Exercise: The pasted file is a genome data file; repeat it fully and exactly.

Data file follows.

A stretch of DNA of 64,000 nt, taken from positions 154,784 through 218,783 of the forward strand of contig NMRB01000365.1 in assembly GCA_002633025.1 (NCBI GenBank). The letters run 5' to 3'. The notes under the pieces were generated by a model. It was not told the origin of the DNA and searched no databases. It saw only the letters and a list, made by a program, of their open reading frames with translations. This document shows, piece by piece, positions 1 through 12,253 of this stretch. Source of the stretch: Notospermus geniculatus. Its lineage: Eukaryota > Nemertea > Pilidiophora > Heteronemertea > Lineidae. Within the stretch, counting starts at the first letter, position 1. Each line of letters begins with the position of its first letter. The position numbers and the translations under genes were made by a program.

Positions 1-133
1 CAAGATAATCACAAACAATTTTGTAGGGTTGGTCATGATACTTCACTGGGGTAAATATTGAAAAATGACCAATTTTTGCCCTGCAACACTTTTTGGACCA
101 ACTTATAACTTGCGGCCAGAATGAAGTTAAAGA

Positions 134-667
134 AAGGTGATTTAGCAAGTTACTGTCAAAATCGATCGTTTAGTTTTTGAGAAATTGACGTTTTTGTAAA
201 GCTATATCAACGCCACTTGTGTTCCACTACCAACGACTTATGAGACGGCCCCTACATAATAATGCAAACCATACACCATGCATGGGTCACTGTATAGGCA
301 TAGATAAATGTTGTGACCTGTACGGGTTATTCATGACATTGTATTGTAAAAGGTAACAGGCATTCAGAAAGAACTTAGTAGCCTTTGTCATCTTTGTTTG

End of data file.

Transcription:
A stretch of DNA of 64,000 nt, taken from positions 154,784 through 218,783 of the forward strand of contig NMRB01000365.1 in assembly GCA_002633025.1 (NCBI GenBank). The letters run 5' to 3'. The notes under the pieces were generated by a model. It was not told the origin of the DNA and searched no databases. It saw only the letters and a list, made by a program, of their open reading frames with translations. This document shows, piece by piece, positions 1 through 12,253 of this stretch. Source of the stretch: Notospermus geniculatus. Its lineage: Eukaryota > Nemertea > Pilidiophora > Heteronemertea > Lineidae. Within the stretch, counting starts at the first letter, position 1. Each line of letters begins with the position of its first letter. The position numbers and the translations under genes were made by a program.

Positions 1-133
1 CAAGATAATCACAAACAATTTTGTAGGGTTGGTCATGATACTTCACTGGGGTAAATATTGAAAAATGACCAATTTTTGCCCTGCAACACTTTTTGGACCA
101 ACTTATAACTTGCGGCCAGAATGAAGTTAAAGA

Positions 134-667
134 AAGGTGATTTAGCAAGTTACTGTCAAAATCGATCGTTTAGTTTTTGAGAAATTGACGTTTTTGTAAA
201 GCTATATCAACGCCACTTGTGTTCCACTACCAACGACTTATGAGACGGCCCCTACATAATAATGCAAACCATACACCATGCATGGGTCACTGTATAGGCA
301 TAGATAAATGTTGTGACCTGTACGGGTTATTCATGACATTGTATTGTAAAAGGTAACAGGCATTCAGAAAGAACTTAGTAGCCTTTGTCATCTTTGTTTG